Once you get beyond basic syntax and concepts of closures, first class properties, higher order functions, traits, immutable refs, etc., the deeper potential of Scala reveals itself in the interplay between features. Some of the design choices made over the lifetime of the language have resulted in powerful synergies ; and learning this new generation of object-functional design patterns perhaps offers the key to being truly effective in Scala.
With future articles, I hope to further explain this exciting language by covering some of the ideas that are helping to spread its growing popularity.
Nice posting. But let me ask the question: how many seasonal programmers are actually using Scala in their everyday work? Also, when do you think we'll see actual moves from Java to Scala in the commercial world? Does it imply that the vendors will need to announce the discontunuation of Java support?
I think the biggest barrier to Scala adoption right now is not the language, but the current level of tooling support. Right now there are plugins in active development for Eclipse, Netbeans and IntelliJ, all of them actively targeting stable versions to co-ordinate with the Scala 2.8 release.
Once the tool support is recognized to be stable, I think we'll see gradual usage across multiple projects, on a class-by-class basis and probably starting in the test suites. Absolutely nothing new needs to be installed on deployment machines, Scala will run on the same web servers and uses the same virtual machines as Java. This is much closer to the adoption pattern of a library (such as jodatime or commons-lang) than to the adoption pattern of a new language like Ruby or Python.
As for announcing "moves" or "discontinuation of Java" I just don't see that happening at all. What you will see is more work released in the style of Akka (http://wiki.github.com/jboner/akka). It's written in scala, and is arguably more usable in Scala, but also provides Java bindings thanks to the sheer strength of Scala's interoperability.
I can't think of a single Scala feature that isn't somehow accessible via Java, though it often isn't very pretty to try...
> I think the biggest barrier to Scala adoption right now is > not the language, but the current level of tooling > support. Right now there are plugins in active > development for Eclipse, Netbeans and IntelliJ, all of > them actively targeting stable versions to co-ordinate > with the Scala 2.8 release.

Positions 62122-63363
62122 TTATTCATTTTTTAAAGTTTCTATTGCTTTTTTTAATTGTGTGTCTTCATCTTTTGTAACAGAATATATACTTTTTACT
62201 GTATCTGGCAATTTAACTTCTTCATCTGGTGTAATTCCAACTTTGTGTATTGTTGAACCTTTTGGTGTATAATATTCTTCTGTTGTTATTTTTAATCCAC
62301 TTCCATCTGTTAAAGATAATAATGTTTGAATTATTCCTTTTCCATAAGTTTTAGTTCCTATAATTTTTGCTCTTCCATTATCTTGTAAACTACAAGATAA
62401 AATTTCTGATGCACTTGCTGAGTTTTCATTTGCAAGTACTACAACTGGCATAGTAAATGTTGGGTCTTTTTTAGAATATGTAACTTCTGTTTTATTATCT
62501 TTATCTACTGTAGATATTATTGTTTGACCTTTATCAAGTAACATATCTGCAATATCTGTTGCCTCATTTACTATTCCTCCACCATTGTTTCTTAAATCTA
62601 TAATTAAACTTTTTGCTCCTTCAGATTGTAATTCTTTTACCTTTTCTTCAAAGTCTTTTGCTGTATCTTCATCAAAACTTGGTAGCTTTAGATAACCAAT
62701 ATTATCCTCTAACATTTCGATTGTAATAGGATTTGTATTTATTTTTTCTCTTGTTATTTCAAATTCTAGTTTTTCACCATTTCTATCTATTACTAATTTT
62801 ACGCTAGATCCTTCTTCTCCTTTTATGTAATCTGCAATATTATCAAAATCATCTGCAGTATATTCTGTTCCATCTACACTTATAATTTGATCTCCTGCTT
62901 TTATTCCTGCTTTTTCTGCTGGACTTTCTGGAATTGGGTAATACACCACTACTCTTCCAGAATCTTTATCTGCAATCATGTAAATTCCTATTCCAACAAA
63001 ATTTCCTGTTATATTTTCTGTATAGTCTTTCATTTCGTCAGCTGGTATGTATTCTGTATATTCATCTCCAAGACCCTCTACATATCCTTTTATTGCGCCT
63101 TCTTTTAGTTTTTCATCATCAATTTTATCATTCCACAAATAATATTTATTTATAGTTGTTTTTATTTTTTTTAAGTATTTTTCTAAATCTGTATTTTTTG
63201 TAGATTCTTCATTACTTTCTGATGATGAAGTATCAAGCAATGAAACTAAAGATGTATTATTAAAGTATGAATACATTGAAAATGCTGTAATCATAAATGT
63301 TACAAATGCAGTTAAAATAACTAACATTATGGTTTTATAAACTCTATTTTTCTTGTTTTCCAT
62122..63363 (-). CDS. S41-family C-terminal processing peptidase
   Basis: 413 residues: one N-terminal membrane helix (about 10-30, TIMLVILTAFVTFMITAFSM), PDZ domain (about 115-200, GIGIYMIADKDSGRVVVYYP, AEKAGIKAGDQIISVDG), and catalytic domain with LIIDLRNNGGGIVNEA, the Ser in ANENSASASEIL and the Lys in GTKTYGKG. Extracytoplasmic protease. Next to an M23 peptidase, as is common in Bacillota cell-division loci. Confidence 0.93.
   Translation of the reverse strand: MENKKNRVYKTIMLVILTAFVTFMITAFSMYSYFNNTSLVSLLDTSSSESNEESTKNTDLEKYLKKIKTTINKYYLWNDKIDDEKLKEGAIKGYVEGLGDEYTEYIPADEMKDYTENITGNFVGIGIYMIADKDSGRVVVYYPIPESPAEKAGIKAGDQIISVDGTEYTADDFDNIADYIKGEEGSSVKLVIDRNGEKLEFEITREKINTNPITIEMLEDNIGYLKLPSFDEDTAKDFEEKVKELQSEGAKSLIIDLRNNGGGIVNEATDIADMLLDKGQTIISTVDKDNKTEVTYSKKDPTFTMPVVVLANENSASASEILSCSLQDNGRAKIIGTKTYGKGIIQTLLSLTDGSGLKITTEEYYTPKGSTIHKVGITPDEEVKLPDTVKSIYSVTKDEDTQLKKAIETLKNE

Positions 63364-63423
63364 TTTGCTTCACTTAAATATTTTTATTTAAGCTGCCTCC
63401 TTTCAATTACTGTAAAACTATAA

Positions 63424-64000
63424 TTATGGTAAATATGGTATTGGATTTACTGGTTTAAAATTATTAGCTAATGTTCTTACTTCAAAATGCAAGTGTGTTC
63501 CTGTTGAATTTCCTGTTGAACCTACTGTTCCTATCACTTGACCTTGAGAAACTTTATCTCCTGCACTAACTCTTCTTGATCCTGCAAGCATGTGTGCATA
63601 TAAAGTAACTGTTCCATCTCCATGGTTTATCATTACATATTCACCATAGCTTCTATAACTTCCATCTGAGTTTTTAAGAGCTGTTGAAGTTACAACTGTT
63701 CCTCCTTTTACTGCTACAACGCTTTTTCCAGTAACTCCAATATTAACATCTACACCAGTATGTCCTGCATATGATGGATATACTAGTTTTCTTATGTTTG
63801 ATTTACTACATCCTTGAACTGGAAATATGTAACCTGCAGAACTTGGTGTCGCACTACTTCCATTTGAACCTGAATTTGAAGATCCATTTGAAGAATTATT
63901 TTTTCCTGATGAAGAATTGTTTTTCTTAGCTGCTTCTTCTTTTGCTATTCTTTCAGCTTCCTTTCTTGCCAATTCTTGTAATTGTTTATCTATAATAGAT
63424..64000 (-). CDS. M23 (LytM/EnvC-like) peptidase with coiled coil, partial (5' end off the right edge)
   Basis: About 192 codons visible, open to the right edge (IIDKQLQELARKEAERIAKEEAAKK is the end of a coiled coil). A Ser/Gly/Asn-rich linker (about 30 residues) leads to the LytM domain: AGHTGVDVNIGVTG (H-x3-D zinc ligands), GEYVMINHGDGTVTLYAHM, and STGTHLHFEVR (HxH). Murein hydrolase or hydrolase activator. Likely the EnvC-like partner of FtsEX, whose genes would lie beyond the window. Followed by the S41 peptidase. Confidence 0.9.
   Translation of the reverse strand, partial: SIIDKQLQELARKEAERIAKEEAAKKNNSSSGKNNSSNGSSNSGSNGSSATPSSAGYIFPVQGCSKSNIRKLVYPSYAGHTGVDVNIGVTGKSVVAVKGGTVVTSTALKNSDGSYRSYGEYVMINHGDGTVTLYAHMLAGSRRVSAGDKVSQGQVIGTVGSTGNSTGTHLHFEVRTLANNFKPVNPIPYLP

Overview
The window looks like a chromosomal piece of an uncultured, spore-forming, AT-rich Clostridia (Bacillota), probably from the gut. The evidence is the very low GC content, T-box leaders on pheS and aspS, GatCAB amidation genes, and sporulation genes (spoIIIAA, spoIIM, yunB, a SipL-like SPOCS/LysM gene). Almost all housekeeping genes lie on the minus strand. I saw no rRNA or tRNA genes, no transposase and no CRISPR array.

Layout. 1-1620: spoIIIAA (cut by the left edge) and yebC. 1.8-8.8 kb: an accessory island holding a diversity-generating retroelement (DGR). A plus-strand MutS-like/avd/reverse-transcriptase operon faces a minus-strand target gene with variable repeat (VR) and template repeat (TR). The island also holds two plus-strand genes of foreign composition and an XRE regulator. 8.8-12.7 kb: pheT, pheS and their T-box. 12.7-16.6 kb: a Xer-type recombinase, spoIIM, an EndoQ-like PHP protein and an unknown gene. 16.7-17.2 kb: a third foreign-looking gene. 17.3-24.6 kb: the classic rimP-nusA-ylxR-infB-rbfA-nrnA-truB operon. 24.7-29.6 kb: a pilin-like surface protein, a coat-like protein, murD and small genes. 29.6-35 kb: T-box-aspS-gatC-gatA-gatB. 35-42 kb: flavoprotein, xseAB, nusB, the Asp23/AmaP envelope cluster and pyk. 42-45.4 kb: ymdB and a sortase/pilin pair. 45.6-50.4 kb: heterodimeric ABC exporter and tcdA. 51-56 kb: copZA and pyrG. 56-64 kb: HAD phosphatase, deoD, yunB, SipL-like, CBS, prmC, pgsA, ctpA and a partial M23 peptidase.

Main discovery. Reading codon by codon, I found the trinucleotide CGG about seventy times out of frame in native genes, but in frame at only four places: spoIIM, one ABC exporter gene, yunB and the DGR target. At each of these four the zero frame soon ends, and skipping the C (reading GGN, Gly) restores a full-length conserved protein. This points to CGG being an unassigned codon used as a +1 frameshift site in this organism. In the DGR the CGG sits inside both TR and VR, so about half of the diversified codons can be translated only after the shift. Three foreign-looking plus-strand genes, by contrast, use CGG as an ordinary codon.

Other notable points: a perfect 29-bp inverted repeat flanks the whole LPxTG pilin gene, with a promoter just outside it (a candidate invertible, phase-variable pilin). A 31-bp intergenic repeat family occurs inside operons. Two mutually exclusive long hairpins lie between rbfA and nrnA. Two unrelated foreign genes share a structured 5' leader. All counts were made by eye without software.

IDE support is important but I think there are other bigger issues. You touched on the first in your article: rapid feature set changes. It creates uncertainty and apprehension. Has Scala reached a point of relative stability in features?
The other thing that I think prevents Scala from gaining wider use is the way it is being promoted. Your article is decent but still focuses on a lot of academic esoterica that most people who make decisions about programming languages couldn't care less about.
P.S. At the time Ada Lovelace was born, computers already existed. 'Computer' was a job title and people had long been defining algorithms for computers to execute.
Functional Programming has had a shot at mainstream acceptance many times, and it has failed every time. Does that mean it will fail this time? Not necessarily. But I wouldn't bet on it.
More likely, IMO, is the useful features of FP will be integrated into mainstream imperative languages. Closures, yes. Monads, not so much (although particular Monads that address common problems might be added as syntactic one-offs.) The closer Scala stays to mainstream programming languages, the more acceptance it will get. Since it appears to be moving away from these languages into more theoretical areas, I think it will suffer lower adoption amongst the masses.
JMO, and I've been wrong many, many times. But betting against FP has been my most reliable prediction since I was introduced to it in undergrad.
For years I've read inspiring stuff about wonderful languages that I can't use. I work in embedded firmware where, if we're lucky, we may get to work on a project with a uC that can support C++. Otherwise we continue to write in C, and occasionally assembler. Considering how much of the total programming effort is spent creating embedded firmware, I think it's time we got some attention.
So please can I have Clojure, Ruby or Scala, that will run on a battery-operated 10 MHz ARM7 with 128k program FLASH and 8k RAM? Thank you.
> P.S. At the time Ada Lovelace was born, computers already > existed. 'Computer' was a job title and people had long > been defining algorithms for computers to execute.
I struggled with this one for a while myself, and couldn't think of another term that would unambiguously include everything from Babbage's difference engine through to the semiconductor revolution. In the end I just had to trust that context would make it all clear :)